Dr. Kent Brantly, Nina Pham and Amber Vinson are among the "Ebola Fighters" named in Time Magazine’s Person of the Year.
Wednesday, Nina Pham told NBC 5 she was shocked by such an honor.
“My mom came in and was like 'you’re part of TIME’s Person of the Year' and so it’s just a big shock to me,” Pham said. “We did an interview in New York for TIME, but I thought it was just about Ebola coverage so it was just a big shock and surprise. What a great honor.”
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Pham recounts the past several months as surreal, and recalls learning she contracted Ebola.
“It was just a big blur,” Pham said, “My chief nursing officer and the CDC doctor came in and in their hazmat suits and could already see they had been crying because of their eyes, and I just knew right then and there it wasn’t good and so it was just flashbacks, I started getting flashbacks of what happened to Mr. Duncan because he had just died 3 or 4 days prior. So it was just devastating news.”
Pham admits she was afraid when she learned of Duncan’s Ebola diagnosis, but said she would never turn her back on a patient.
“I was afraid, but I just never doubted it — it was my job,” Pham said. “I am a nurse, he was a patient, I was the next open bed that day. There was a guy that needed my help and I didn’t want to turn away from it, even though it was uncharted territory, but I just felt it in my heart to help him.”
Days later, Pham was in isolation battling a deadly virus.
“I think the scariest part was when I found out I got diagnosed and then there was a time my doctor came in and gave me an end of life discussion,” Pham said, “So, we had to talk about those things that no 26 year old ever thinks about.”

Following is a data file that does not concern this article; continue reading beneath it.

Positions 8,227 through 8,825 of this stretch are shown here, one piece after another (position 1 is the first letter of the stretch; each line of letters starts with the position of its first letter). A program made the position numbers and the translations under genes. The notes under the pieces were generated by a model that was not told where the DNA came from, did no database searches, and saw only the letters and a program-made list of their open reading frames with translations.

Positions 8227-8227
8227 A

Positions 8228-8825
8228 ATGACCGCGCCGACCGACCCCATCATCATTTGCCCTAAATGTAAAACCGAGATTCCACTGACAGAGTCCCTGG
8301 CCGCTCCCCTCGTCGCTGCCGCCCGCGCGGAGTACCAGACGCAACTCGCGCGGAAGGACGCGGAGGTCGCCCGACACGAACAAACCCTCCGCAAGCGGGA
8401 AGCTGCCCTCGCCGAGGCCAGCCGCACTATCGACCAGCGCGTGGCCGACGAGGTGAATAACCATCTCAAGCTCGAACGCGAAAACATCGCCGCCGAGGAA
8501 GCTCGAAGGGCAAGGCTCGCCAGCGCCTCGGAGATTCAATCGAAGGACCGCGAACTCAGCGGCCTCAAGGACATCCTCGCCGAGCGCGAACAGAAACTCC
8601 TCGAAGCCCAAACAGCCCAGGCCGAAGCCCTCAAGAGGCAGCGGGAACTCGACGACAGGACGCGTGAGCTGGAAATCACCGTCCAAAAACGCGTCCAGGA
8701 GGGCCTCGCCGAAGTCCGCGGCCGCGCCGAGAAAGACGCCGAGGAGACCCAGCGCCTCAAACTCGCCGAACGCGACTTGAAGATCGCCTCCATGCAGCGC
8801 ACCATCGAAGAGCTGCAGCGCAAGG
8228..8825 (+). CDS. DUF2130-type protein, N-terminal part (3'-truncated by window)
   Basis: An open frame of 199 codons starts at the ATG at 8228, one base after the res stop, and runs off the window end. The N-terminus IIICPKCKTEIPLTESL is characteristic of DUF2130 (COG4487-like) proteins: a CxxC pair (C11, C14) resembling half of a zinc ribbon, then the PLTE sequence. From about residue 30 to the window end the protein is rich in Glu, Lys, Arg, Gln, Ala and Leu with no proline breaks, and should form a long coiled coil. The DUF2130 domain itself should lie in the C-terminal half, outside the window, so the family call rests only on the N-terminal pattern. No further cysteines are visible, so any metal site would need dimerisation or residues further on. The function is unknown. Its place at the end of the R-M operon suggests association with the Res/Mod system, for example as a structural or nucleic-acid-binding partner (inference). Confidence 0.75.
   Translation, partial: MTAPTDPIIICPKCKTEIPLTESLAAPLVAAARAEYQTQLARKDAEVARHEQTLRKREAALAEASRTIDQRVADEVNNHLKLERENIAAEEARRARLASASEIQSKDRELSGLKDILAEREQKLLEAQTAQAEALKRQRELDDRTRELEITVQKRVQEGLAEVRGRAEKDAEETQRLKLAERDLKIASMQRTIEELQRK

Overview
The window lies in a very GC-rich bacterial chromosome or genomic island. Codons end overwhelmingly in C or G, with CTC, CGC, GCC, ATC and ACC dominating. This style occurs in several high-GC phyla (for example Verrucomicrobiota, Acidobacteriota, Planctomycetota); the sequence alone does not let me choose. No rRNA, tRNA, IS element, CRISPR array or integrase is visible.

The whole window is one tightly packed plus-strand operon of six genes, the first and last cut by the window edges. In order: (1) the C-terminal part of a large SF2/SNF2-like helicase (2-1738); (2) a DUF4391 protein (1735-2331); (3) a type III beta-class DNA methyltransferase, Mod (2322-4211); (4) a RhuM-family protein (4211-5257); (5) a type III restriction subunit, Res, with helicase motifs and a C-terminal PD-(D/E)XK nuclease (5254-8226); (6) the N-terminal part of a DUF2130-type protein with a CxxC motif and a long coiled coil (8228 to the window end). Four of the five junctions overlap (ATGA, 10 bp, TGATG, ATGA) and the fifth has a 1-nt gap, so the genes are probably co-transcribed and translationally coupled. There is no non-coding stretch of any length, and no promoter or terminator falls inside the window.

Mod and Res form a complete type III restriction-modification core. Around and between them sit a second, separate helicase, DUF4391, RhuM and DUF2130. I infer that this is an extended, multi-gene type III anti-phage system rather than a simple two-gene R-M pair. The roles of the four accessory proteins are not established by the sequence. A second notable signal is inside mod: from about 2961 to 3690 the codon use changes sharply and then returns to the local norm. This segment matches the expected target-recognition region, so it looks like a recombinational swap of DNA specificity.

“You just don’t think that one day you’re otherwise healthy and the next minute somebody is telling you we need to talk about end of life. I think that was a big eye opening experience for me,” Pham said.
Pham said she is now working to turn a negative into a positive.
“It has been an emotional roller coaster going from taking care of Mr. Duncan to being diagnosed with Ebola myself and coming out of it, surviving it, it has been a life changing experience, and I really want to make a negative into a positive now.”
Part of that emotional roller coaster was the worry for her best friend, Bentley.
“He’s like my baby and I’ve had him since he was 8 weeks old,” Pham said, “You know he’s like my best friend and I think there are a lot of dog lovers, animal lovers and Cavalier lovers out in the world and somehow they just fell in love with Bentley, so I was just glad after hearing what happened to the dog in Spain, I was so fearful that Bentley would have the same fate.”
Now, Nina is gaining her strength, and working to get Bentley back on a normal routine.
“We do regular activities, we run, we play, we go on walks,” Pham said, “it has been a little bit of adjustment period for him, too. He’s such a resilient dog, but you know, with trying to get him back on a regular eating schedule and stuff so it’s had a little effect on him, too, but he’s such a resilient dog. He’ll be back to 100 percent in no time.”
“Physically, I feel OK right now — I do get tired at times, not back to 100 percent yet, but I think most of it is the emotional parts just still struggling with the experience I went through and just how it has affected my life, it’s been so life changing.”
Pham is currently staying with her family and focusing on her health.
“I’m not currently back to work yet,” Pham said, “I’m just staying with my parents focusing on my health, just taking it a day at a time. Hopefully, I can have the rest of the year off to reflect on everything and figure out what’s next for me.”